Hurricane Ida pummels Louisiana

Hurricane Ida pummels Louisiana

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On Aug. 29, Hurricane Ida hit Louisiana. It was a Category-4 hurricane and has gone down as one of the most intense and damaging hurricanes to hit Louisiana in recorded history, second only to Hurricane Katrina in 2005. The hurricane has since died out, but the damage has not. It has left at least 67 people across eight states dead, devastated infrastructure and caused catastrophic flooding across the Northeastern United States. According to the Associated Press, it is estimated to have caused approximately $50 billion in damages, with $18 billion centered in Louisiana.

In Louisiana, dangerous heat, gas shortages and power outages are still prevalent. Access to gas is still a major problem, with an astonishing 55% of gas stations in Baton Rouge out of gas, according to GasBuddy. This is caused by a combination of fuel demand increasing as people try to leave and gas shortages from complications with transportation. Power outages are steadily being solved. On Sept. 3, there were approximately 826,000 people without power, according to PowerOutage US. Now, that number has dropped to 195,000. The power outage also means residents are struggling to stay cool under the hot Louisiana sun.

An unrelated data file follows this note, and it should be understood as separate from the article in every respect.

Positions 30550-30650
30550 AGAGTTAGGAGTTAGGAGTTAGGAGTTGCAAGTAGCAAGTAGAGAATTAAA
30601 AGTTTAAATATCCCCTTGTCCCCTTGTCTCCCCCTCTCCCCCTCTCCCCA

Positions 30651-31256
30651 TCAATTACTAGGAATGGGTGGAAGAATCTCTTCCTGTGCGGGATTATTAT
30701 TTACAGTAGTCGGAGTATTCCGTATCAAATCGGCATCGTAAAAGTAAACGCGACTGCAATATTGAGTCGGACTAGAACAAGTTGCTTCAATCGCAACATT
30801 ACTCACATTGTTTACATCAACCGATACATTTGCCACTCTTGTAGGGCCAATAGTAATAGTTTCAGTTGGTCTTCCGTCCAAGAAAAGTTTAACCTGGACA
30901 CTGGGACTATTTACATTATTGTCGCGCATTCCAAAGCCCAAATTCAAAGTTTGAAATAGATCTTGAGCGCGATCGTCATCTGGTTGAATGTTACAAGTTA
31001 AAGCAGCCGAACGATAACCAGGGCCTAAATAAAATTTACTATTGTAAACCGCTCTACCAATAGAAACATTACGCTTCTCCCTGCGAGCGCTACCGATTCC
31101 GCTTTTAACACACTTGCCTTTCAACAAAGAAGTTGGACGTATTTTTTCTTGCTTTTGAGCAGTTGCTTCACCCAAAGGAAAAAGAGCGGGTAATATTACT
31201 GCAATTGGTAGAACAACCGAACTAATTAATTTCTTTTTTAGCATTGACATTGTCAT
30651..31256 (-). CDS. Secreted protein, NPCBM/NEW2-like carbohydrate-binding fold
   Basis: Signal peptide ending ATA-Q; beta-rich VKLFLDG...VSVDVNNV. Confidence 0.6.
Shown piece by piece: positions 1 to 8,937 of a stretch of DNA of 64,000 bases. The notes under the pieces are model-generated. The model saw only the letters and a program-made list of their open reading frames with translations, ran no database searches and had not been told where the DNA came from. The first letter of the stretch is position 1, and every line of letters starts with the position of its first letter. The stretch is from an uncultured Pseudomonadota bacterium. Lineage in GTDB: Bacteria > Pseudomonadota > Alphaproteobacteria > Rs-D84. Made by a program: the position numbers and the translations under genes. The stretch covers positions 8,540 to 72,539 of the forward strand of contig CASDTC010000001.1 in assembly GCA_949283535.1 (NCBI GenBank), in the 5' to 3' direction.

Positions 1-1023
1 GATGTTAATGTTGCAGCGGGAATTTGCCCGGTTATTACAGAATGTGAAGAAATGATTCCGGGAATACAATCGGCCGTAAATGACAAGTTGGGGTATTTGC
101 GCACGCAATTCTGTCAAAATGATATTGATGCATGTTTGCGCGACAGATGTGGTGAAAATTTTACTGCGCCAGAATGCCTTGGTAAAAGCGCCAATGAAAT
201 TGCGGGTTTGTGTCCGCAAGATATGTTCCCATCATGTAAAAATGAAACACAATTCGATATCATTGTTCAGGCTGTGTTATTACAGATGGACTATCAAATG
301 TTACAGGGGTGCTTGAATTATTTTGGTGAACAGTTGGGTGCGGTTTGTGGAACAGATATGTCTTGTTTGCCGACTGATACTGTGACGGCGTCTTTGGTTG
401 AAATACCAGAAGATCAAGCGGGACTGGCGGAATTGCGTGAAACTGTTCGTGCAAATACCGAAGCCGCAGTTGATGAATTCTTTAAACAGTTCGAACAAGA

The shortages of life’s essentials in Louisiana are not limited to fuel and power, unfortunately. Groceries and cleaning supplies have also been scarce, as people rush to open grocery store locations to stock up. Some supermarkets have been rationing water, ice, bread, milk and more. Food distribution centers have been set up across the state. The Southeast’s supply chains were left more or less intact by the hurricane, and multiple different officials of different grocery store chains have said that they are still receiving shipments and will keep most of their stores open. However, due to the gas shortages, some people in outlying communities find themselves unable to drive to get groceries — with no fuel in their cars, they have limited options. Aid workers have been driving out to affected regions to hand-deliver meals and other needed essentials.

President Joe Biden arrived in Louisiana just days after the hurricane subsided. He sympathized with the frustrations many had, particularly over the lack of power.

“We’re in this together,” Biden said in a press conference. “And so we’re not going to leave any community behind—rural, city, coastal, inland. I promise we’re gonna have your backs until this gets done.”

Biden toured several hard-hit neighborhoods and is going to conduct aerial tours of other storm-ravaged areas. He is now calling for more investment in disaster resistant infrastructure to better counter the effects of climate change.

Louisiana and their neighboring states are struggling to recover from the aftermath of this devastating natural disaster.